[ED] Disclosure of suspect's identity - The Korea Times
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[ED] Disclosure of suspect's identity

It's time to be aware of how perilous stalking is

Police have disclosed the identity of a suspect who allegedly murdered two sisters and their mother at an apartment in northern Seoul, March 23. The Seoul Metropolitan Police Agency held a committee meeting Monday and concluded that disclosing the man's personal information, including his name and photo, was in the best interests of the public, given the heinous nature of the crime.

The suspect, Kim Tae-hyun, who had been stalking a 24-year-old woman with whom he became acquainted in January, posed as a delivery man and deceived the woman's younger sister, who was alone at home, into opening the door, before stabbing her to death. Kim, 24, then waited for the other two women to come home and fatally stabbed them as well. Shockingly, he stayed in the apartment for three days afterwards, consuming food and alcohol alongside the bodies.

The public called out for the identity of the ruthless suspect to be made known, prompting more than 200,000 people to sign an online petition on the website of the presidential office. Therefore the police decided to disclose his identity after holding a committee meeting to discuss the matter and its implications. The disclosure is quite logical because the suspect committed a horrendous crime and there was ample evidence supporting the offenses.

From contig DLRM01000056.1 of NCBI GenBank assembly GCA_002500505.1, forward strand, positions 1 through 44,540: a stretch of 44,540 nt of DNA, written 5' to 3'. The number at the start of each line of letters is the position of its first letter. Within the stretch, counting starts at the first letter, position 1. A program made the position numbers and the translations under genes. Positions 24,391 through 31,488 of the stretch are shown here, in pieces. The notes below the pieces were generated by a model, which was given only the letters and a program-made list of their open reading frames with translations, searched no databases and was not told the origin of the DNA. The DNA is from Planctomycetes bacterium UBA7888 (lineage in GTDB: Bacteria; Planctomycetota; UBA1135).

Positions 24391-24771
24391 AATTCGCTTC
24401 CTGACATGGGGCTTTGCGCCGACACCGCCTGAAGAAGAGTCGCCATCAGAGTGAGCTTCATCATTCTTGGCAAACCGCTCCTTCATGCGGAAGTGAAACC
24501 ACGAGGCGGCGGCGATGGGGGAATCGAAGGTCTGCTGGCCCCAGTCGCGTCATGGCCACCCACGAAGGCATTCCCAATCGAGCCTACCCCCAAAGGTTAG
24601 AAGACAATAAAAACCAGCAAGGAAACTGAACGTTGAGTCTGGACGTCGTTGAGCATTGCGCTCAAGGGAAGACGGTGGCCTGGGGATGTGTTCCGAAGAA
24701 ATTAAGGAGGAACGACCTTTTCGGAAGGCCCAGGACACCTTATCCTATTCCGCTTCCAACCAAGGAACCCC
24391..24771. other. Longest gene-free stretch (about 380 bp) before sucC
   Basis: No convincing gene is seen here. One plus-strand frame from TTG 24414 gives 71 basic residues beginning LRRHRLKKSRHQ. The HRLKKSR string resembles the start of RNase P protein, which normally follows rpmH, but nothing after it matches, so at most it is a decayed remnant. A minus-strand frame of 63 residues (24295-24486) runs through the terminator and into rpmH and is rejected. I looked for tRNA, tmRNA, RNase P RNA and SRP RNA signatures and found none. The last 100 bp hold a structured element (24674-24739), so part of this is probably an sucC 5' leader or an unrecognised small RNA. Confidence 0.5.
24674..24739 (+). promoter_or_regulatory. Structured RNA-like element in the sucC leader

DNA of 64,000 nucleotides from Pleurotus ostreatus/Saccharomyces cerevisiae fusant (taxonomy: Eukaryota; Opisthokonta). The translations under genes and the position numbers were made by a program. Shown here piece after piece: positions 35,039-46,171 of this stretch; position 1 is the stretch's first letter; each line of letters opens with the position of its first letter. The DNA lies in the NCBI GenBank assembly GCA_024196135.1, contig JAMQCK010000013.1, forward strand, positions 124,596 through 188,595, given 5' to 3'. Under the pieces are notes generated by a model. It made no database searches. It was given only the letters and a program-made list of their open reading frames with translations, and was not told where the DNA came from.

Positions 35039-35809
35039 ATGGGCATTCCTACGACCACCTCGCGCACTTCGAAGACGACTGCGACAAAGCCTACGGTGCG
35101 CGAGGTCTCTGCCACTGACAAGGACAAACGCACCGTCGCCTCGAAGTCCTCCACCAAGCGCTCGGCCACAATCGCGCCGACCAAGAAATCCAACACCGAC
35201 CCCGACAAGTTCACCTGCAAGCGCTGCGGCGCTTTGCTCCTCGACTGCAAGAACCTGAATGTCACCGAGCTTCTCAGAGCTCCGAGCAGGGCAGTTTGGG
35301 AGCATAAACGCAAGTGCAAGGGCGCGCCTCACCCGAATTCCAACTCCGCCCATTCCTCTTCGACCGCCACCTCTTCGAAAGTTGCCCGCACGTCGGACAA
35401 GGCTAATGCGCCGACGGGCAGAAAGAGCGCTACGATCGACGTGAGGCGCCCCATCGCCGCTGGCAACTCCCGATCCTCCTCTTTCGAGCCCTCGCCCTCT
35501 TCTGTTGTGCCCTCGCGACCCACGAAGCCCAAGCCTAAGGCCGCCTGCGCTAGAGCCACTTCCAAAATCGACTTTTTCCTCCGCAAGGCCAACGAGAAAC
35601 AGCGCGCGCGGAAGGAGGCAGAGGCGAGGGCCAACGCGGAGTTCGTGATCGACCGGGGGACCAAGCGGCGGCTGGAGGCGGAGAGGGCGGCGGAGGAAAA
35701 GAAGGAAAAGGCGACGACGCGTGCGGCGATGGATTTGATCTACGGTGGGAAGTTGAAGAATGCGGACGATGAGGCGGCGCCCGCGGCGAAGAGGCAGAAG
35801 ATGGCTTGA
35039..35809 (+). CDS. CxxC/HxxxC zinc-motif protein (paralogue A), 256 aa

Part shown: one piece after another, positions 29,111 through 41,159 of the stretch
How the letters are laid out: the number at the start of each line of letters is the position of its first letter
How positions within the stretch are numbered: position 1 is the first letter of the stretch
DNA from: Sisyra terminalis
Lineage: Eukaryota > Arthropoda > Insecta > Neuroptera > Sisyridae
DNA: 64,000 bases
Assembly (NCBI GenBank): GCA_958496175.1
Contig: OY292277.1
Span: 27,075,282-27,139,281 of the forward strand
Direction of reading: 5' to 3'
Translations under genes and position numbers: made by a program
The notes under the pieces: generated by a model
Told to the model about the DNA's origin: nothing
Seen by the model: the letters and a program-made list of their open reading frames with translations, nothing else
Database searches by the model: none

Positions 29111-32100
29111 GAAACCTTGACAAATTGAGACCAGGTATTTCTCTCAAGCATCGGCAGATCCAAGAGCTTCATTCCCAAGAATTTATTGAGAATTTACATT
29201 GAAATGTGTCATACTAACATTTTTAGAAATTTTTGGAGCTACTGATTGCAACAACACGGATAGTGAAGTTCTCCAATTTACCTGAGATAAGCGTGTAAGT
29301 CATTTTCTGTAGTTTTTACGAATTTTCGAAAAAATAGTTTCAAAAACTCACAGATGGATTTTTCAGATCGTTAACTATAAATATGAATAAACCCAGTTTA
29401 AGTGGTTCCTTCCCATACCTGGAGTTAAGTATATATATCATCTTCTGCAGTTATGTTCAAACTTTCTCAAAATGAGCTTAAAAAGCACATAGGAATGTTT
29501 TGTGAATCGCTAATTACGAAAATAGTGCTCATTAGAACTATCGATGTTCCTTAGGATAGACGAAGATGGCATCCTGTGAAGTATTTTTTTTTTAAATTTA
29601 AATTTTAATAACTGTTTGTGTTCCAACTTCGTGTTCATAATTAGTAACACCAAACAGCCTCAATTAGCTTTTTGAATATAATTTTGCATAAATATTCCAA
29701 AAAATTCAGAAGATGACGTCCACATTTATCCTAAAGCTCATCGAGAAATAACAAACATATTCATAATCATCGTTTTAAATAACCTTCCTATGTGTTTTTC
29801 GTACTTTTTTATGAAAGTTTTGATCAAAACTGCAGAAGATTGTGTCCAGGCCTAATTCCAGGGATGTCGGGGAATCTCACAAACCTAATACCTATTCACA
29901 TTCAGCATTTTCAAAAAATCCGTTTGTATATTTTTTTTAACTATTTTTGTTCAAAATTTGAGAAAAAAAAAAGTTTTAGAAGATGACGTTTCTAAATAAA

This incident raises the need to toughen the punishment for stalking, which has long been treated only as a misdemeanor. A new Anti-Stalking Law, which will go into effect in September, stipulates that serious offenders can be punished with a jail term of up to five years and a fine of up to 50 million won ($44,000).

But the new law seems inadequate as it falls short of making stalking a felony, and because the offender cannot be punished if the victim refuses to press charges. This loophole seems to be the result of ignoring the reality that offenders may intimidate victims and their relatives into not pressing charges. It's time to be aware of how perilous stalking is and uproot the serious crime. Police should no longer consider stalking as a sign of love, as love is a selfless act.


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